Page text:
Some items that have been proven to enhance reliability that can be used in evaluating the integrity of a supplier of plastic parts include, but are not limited to:
reduced phosphorus levels in passivation
dual layer passivation in critical cases
benign (non-ionic) cleaning of frames after molding
use of copper frames
reduced stress trim and form
corrosion resistant mold compounds
control/elimination of ionic contamination
comprehensive reliability program
Today there is general acknowledgement that there have been significant improvements in plastic encapsulated devices. Although their failure mechanisms have not been totally eliminated, they have been reduced by orders of magnitude.
When PEM attributes are discussed, it becomes obvious two camps exist, as illustrated in Figure1. However, both camps agree that the reliable application of PEMs requires the use of quality vendors and the characterization of PEMs for specific applications.
Figure 1. PEM Attributes (Click to Zoom)
The procedure described in Figure 2 can be used for the how, when and where determination for plastic packaged devices use.
Figure 2. Process Flow for PEM Use Determination (Click to Zoom)
The approaches used in the automotive specification CDF-AEL-Q1000 and MIL-PRF-38535 should be evaluated for use in procuring PEM's.
MIL-PRF-38535 General Specification for Integrated Circuits (Microcircuits) Manufacturing
CDF-AEC-Q100 Stress Test Qualification for Automotive Grade Integrated Circuits
JEDEC - Standard 26 Plastic Encapsulated Packages for Use in Rugged Applications
Plastic Packaging of Microelectronic Devices, L.T. Manzione, AT&T.
Plastic Encapsulated Microelectronics: Materials, Processes, Quality, Reliability and Applications, M. Pecht, L. Nguyen and E. Hakim.
"Plastic Microcircuit Packages: A Technology Review," (92 PEM (Plastic Encapsulated Microcircuits), RIAC Publication, M. Priore and J.P. Farrell.
"Reliability Considerations for Using Plastic - Encapsulated Microcircuits in Military Applications," Harris Semiconductor, W.L. Schultz and S. Gottesfeld.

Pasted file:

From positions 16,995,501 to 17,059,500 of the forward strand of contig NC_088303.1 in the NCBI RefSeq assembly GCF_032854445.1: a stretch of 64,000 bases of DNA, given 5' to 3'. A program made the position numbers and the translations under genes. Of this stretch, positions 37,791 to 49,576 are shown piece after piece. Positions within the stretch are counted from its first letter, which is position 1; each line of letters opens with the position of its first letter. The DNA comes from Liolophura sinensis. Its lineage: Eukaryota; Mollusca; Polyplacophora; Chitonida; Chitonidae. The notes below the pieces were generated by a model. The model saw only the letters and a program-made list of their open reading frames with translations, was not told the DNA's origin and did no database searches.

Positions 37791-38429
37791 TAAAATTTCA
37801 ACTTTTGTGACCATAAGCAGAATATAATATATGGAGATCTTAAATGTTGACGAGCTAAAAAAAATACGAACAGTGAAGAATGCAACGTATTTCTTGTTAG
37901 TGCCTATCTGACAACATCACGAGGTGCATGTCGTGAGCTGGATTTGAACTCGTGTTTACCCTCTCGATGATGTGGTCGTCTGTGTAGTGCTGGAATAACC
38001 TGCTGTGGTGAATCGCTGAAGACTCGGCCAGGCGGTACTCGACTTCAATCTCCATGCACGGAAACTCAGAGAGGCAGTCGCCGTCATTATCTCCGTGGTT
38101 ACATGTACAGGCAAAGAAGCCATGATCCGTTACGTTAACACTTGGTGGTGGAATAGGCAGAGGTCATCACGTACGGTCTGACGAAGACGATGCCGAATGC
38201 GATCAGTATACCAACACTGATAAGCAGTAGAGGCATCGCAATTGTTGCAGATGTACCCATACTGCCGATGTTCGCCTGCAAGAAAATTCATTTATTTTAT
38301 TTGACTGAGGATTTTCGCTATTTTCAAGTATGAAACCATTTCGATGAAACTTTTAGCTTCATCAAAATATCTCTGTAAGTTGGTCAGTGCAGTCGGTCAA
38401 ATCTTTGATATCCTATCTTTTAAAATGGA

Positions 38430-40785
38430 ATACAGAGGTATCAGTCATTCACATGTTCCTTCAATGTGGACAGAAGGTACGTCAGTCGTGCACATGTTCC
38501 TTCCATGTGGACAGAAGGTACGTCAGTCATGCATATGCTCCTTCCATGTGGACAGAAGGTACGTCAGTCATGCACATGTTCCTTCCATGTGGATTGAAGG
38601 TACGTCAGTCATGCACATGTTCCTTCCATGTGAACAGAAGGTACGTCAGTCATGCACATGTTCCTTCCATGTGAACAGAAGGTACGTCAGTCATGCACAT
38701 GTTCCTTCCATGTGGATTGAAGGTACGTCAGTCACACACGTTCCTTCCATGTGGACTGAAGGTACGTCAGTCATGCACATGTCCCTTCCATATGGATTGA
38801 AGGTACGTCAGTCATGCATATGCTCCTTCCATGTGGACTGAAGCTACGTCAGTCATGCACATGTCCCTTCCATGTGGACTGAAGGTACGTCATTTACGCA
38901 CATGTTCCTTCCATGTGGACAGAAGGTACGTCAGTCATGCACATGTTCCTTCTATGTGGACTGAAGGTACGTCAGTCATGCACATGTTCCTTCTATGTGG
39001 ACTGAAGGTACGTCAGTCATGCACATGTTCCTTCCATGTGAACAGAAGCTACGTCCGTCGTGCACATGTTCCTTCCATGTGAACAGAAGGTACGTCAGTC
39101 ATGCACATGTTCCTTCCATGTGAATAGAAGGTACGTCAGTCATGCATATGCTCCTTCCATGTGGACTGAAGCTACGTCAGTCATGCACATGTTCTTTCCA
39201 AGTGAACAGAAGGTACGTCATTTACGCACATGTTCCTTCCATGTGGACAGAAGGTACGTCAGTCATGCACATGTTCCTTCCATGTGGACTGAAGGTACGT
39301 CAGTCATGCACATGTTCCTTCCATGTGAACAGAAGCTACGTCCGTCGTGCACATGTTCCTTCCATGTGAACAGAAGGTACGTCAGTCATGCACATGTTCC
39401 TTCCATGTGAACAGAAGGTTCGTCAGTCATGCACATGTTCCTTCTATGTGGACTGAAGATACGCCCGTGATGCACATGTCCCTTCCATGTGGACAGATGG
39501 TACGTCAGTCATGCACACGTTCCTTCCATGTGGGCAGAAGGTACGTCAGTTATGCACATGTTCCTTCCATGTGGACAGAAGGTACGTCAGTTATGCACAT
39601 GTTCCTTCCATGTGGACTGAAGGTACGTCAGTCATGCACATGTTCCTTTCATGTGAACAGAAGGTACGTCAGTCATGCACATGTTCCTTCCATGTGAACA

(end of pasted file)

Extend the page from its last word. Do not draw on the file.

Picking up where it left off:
Proceedings of 1993 and 1994 Advanced Microelectronics Qualification/Reliability Workshops.
"Reliability Data Supports PEMs in Many Military Applications," W. Schultz and S. Gottsfeld, Military and Aerospace Electronics, January 1995.
About the Authors
John P. Farrell is a senior engineer for IIIT Research Institute and serves as an advisor to the Reliability Analysis Center. Before joining IITRI, he was active in developing microelectronic reliability assurance procedures at the Air Force Rome Laboratory, formerly known as the Rome Air Development Center. At IITRI he has been active in technology transfer activities in both military and commercial microelectronics applications.
Mr. Farrell holds a bachelor's degree in Physics from Syracuse University. He holds the Defense Standardization Award for QML, VHSIC Pioneer Award, ISHM's Technical Achievement Award and the Outstanding Civilian Career Performance and Meritorious Civilian Service awards.
William K. Denson is a senior engineer for IIT Research Institute and is currently assigned to the Reliability Analysis Center. In this capacity, he has responsibility for RAC data operations, including data collection, analysis, and model development. He also performs circuit and system level reliability analysis, including Failure Modes and Effects Analysis, Fault Tree Analysis, and Worst Case Circuit Analysis.
Mr. Denson received a BS degree in physics from Buffalo State in 1980 and a MSEE from Syracuse University in 1989. He is a member of ASQC and is a certified reliability engineer.